Thu, Jul 20, 2006 - Page 6 News List

US Senate approves stem cell research funding bill

PRESIDENTIAL VETO Despite the passage, Congress will be hard pressed to muster the required vote to override a likely veto by the conservative president


The US Senate on Tuesday approved a measure increasing stem cell research funding in the face of the first and almost certain veto by US President George W. Bush.

Stem cell research advocates say the technique shows promise for the treatment of degenerative diseases such as Alzheimer's and Parkinson's, and for diabetes.

Opponents say the destruction of human embryos is morally wrong.

With the 63-37 vote, it was unlikely that Congress would be able to muster the requisite two-thirds vote in both the Senate and House of Representatives to override a veto, which would be Bush's first since taking office in January 2001.

The presidential veto was expected as soon as yesterday, aides said.

Bush has said he would veto the bill because it gives public money for research that involves the destruction of human embryos.

The president "believes strongly that for the purpose of research it's inappropriate for the federal government to finance something that many people consider murder. He's one of them," spokesman Tony Snow said before the Senate vote.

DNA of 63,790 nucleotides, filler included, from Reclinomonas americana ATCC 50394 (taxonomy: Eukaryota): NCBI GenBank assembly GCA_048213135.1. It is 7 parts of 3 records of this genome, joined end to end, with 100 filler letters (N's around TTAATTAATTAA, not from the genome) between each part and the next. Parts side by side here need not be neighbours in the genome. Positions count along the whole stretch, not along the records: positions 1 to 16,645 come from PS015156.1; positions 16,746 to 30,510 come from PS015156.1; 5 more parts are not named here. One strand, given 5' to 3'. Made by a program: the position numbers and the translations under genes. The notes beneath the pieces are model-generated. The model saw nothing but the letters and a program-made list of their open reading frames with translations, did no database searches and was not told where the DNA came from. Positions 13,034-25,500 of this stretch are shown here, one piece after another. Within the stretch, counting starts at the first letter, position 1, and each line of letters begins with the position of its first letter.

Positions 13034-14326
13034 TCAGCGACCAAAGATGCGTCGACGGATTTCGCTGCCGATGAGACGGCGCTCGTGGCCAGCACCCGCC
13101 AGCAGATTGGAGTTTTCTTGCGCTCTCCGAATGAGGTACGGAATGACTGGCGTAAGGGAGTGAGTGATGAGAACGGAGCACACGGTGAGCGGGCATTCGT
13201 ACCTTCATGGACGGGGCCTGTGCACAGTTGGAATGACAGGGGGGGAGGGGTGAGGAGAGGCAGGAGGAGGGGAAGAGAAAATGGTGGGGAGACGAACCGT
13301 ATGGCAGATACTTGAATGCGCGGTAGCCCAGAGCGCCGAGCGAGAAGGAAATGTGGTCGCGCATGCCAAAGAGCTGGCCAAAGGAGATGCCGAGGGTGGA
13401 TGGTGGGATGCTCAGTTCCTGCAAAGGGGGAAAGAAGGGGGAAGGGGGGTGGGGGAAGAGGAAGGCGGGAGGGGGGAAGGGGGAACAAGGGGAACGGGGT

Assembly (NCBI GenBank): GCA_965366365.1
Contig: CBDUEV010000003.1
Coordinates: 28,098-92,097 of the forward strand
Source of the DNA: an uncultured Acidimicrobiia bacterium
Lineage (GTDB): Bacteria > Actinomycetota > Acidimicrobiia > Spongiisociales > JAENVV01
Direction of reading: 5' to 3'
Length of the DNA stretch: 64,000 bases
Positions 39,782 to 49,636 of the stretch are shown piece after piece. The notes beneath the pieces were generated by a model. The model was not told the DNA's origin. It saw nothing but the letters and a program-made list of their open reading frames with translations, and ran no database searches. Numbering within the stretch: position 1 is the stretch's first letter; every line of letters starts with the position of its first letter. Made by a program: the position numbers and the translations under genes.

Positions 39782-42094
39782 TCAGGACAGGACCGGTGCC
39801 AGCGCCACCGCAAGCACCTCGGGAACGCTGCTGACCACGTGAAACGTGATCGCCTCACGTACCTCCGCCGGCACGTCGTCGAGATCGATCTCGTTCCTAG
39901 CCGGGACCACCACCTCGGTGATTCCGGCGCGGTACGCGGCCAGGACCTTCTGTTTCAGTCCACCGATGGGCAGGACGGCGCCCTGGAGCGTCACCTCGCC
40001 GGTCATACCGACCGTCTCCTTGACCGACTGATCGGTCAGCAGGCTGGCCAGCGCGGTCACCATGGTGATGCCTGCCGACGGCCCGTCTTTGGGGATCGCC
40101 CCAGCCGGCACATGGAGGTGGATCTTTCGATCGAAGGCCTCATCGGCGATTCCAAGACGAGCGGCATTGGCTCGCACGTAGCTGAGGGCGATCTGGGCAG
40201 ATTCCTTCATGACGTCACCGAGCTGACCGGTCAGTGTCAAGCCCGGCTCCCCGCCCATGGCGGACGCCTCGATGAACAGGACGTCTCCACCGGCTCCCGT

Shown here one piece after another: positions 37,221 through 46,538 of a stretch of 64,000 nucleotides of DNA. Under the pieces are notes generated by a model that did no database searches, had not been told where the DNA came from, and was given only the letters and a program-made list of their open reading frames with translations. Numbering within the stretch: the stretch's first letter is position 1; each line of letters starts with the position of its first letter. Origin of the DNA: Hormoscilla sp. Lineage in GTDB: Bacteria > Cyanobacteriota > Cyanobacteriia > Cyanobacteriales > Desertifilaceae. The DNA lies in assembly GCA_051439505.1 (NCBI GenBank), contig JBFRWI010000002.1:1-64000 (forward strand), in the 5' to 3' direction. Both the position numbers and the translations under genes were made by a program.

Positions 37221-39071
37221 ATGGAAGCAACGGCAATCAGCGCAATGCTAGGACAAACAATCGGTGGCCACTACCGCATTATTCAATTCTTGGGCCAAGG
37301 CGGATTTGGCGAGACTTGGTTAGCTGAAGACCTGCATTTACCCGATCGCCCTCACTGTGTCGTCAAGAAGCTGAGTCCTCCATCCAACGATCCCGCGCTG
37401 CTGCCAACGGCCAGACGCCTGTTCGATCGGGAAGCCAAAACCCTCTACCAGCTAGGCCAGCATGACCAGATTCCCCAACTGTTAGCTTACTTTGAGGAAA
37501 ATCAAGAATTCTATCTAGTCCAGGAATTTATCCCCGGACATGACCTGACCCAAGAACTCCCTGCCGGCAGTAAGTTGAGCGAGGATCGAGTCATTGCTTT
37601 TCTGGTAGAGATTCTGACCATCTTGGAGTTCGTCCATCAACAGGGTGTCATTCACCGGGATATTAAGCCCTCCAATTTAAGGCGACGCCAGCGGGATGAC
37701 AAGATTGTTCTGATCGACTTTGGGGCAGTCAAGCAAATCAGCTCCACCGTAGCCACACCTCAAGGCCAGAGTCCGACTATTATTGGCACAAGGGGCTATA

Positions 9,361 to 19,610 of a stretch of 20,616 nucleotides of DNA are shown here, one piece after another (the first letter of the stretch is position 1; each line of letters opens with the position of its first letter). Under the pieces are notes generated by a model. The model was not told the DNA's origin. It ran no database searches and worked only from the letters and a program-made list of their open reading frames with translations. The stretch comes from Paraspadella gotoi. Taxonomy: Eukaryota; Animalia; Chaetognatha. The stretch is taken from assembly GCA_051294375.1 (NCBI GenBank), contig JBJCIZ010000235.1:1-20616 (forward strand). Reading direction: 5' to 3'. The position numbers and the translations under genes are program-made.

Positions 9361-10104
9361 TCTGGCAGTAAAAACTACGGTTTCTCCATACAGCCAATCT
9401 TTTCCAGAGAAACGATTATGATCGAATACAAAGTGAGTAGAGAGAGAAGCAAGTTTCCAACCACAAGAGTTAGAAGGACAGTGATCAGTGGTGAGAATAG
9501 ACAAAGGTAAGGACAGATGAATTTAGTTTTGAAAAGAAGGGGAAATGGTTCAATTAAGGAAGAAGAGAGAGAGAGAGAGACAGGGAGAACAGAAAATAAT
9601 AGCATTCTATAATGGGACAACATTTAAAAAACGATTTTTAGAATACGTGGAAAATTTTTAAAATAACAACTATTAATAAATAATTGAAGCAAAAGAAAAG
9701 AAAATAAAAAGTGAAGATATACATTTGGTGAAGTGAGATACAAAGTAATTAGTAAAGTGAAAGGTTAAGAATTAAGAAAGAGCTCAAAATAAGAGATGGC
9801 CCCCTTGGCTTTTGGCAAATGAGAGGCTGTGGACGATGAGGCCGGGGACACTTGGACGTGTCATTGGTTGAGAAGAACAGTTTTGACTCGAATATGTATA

The Stem Cell Research Enhancement Act would lift rules Bush set in 2001 that make federal funds available only for research on a small number of embryonic stem cell lines which existed at that time.

Government money was barred from supporting work on new lines derived from human embryos -- a restriction that opponents say hampers overall research. They say that some of the stem cell lines approved under the 2001 legislation are unusable.

Several key members of Bush's own Republican Party opposed the president on the issue.

One was Senate Majority Leader Bill Frist, a medical doctor, who said that the Senate acted "to unleash the promise of stem cell research while respecting human life at its earliest stages."

According to recent public opinion polls, 70 percent of Americans support embryonic stem cell research.

The bill was supported by Nancy Reagan, the widow of late Republican president Ronald Reagan who suffered from Alzheimer's disease, and actor Michael J. Fox, afflicted with Parkinson's disease.

And a leading Democrat, Senator John Kerry, said a Bush veto would steal some of the most advanced technology available today.

"Some of the most pioneering cures and treatments are now right at our fingertips, but because of politics they could remain beyond reach," Kerry said.

Predicting an "outcry" if the president uses his veto, the leader of the Senate Democrats, Harry Reid, said that stem cell research "is not an issue that some small special interest group wants; this is something that the American people want."

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